I think the most commonly overlooked question when buying a house has to do with the
claim history. As a public adjusting firm in Florida, we have had clients that have had
multiple claims, year after year on their homes. Sometimes our clients have two claims
occurring simultaneously. For example, we have seen many times that there is a leak
from an air conditioner and another leak from a plumbing source. That’s two claims at
the same time!
“Knowing if the house has had claims can be very useful if you are searching for a house to buy.”
Most people are unaware that a home’s claim history stays with the house. It’s true.
Unlike a person’s driving record, which follows the driver no matter what car he buys, a
home’s claim history stays with the house, so any subsequent owner will have to
potentially deal with a higher insurance premium, and of course, a greater chance that
there will be future claims. Even if the seller discloses any known issues with his house,
the buyer can still request a CLUE report which will detail the home’s PRIOR claim
history. What can you do with this information? Well, if in fact, you find that there have
been multiple insurance claims, but you still feel that you want to purchase the home,
you can use it as a bargaining tool. You can also use the information you learned from
the CLUE report to back out of the deal if you feel that owning the home is too risky.
How do you obtain a Florida CLUE report?
A CLUE report in Florida can be obtained online, by email, by phone, or by mailing a
CLUE REPORT request form. If you are a Floridian, you are entitled to one free copy of
your clue report per year. The Fair Credit Reporting Act states you must request it
directly from LexisNexis. Please click the link above to start the process.
- Call 1-888-497-0011to to reach Lexis Nexis about requesting your CLUE
- Email LexisNexis: email@example.com
- Go directly to the site: and fill out a request form.
What exactly Is a CLUE Report?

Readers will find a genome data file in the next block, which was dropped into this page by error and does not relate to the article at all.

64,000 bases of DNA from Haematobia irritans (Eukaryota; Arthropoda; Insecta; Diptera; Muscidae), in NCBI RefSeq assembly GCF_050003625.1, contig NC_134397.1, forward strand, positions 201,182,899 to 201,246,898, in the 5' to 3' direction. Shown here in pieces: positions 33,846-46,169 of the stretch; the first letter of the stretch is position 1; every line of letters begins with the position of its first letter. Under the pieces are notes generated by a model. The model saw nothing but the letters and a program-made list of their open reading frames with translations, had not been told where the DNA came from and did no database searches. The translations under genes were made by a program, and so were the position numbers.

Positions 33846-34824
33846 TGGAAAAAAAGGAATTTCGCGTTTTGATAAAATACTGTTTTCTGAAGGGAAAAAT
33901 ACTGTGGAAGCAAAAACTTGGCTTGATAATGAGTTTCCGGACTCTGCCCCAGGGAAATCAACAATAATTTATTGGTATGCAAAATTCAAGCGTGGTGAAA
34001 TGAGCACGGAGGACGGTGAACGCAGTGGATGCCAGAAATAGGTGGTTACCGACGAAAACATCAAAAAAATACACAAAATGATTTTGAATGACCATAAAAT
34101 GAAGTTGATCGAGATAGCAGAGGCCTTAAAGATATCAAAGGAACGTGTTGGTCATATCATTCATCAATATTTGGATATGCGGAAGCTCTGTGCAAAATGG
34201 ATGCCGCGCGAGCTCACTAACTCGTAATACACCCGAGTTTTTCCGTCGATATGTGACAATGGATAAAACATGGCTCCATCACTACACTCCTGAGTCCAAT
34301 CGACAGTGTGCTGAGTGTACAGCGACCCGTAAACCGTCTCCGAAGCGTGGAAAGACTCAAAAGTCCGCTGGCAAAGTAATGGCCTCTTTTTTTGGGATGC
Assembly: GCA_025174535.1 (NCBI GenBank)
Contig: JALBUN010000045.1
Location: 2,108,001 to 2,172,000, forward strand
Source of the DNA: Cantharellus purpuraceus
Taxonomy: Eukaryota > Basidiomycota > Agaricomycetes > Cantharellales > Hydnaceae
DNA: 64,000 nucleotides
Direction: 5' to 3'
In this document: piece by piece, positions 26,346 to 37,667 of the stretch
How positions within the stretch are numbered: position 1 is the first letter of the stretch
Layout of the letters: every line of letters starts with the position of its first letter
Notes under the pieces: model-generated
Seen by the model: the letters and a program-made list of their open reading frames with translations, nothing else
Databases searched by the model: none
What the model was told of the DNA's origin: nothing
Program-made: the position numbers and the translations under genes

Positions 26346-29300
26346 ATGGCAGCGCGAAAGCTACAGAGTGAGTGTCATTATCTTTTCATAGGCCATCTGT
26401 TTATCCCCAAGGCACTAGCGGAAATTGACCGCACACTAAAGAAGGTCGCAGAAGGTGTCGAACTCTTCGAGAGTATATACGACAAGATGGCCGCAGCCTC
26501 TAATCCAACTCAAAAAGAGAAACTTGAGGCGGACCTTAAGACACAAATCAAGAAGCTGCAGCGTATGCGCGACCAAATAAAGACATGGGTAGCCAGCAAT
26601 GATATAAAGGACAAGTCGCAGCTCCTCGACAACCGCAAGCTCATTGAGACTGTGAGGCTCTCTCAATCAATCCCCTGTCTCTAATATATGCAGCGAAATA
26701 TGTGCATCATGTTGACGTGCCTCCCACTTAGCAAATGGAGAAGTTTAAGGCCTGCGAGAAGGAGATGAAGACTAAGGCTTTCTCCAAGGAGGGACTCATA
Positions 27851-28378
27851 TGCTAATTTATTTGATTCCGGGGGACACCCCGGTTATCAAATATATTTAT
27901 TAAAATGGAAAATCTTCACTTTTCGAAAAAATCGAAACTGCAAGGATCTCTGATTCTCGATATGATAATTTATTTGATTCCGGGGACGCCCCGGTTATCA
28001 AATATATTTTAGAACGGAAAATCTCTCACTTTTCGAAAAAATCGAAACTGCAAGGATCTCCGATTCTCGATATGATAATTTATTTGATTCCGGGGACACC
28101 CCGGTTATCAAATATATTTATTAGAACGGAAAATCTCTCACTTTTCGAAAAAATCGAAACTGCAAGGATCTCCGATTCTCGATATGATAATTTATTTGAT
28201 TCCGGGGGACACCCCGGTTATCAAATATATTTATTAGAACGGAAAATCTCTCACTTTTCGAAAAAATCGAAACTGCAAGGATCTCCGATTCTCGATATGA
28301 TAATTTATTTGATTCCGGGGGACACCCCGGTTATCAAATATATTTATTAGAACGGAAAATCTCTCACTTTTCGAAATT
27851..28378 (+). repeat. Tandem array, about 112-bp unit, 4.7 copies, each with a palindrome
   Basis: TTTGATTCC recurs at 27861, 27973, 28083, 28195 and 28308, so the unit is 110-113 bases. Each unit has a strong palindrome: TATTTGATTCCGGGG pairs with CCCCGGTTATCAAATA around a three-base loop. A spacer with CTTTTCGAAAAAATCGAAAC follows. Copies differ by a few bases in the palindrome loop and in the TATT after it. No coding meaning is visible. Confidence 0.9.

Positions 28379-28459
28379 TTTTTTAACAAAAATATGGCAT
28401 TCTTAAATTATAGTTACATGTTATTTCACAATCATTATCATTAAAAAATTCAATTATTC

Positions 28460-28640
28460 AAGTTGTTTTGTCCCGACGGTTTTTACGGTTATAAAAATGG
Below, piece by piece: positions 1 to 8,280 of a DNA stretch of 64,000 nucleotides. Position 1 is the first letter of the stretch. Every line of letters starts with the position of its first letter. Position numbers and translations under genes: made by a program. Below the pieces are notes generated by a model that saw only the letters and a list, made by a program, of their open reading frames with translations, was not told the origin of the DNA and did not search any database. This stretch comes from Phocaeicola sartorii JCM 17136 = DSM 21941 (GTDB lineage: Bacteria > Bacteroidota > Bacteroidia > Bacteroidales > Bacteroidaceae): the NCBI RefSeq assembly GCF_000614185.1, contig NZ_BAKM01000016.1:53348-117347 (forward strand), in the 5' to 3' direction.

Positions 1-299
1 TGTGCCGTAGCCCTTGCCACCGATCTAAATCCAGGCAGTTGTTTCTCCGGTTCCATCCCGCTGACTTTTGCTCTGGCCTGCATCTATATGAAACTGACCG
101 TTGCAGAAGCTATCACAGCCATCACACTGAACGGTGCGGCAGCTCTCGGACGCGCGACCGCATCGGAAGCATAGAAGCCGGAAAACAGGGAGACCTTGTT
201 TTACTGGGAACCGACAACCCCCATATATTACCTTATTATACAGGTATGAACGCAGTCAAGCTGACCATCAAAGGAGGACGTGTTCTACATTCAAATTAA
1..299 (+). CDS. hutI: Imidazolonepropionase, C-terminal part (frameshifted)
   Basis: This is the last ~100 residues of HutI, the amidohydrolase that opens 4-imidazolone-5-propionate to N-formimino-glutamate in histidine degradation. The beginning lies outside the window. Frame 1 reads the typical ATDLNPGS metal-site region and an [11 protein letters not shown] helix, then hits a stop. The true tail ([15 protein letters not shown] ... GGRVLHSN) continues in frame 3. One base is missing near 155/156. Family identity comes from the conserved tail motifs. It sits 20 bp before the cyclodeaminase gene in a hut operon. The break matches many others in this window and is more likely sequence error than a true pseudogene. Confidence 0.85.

Quite simply, it tells you about the claim history of a property or a person. The word
“CLUE” stands for “comprehensive loss underwriting exchange.”
The only thing is that when you are ordering a CLUE report on a property you are
buying, you have to order it from the seller. Only the owner of a property can obtain
their own CLUE report, and then they can share it with you, of course. If the seller
refuses to cooperate and he won’t get the report, then maybe the seller is hiding
Not surprisingly, when you inquire about buying a new policy of your own, your
insurance company will order and read your CLUE report, which helps them determine
how much they are going to charge you, or whether or not they even want to sell you a
policy at all. Just think, the last time you were inquiring about buying insurance, one of
the questions you always hear is, “ Have you had any claims in the last 3 years or 5
years?” They ask you this question not because they can’t find out the answer on their
own, but because they also want to see if you are lying. You may as well tell the truth
because they will check your answers anyway.
Do you think your Insurance Rate will go up if you file a claim?
Year after year, insurance rates seem to be rising whether you have had claims in the
past or not. Perhaps the reason for this is the perceived increase in the number of
natural disasters. In Florida, we seem to get hit hard by hurricanes. In other states,
there are fires and tornadoes. And then, there is the cost to rebuild, which has gone up,
due to inflation. Material costs and labor costs have gone way up. So, replacing a roof
in 2022 is practically double the cost compared to only 10 years ago. In fact, in Florida for example, a $1M dollar house in 2022 was about $400,000 in 2012. These numbers
are factored into the cost of any new policy. Unfortunately, we encounter people every day who
have never filed a house claim for damages in their entire life, and who are seeing
drastic increases in their premiums. Ironically, we have clients all the time who would
have never filed a claim, but because their rates have skyrocketed, have made the
decision to put a claim in.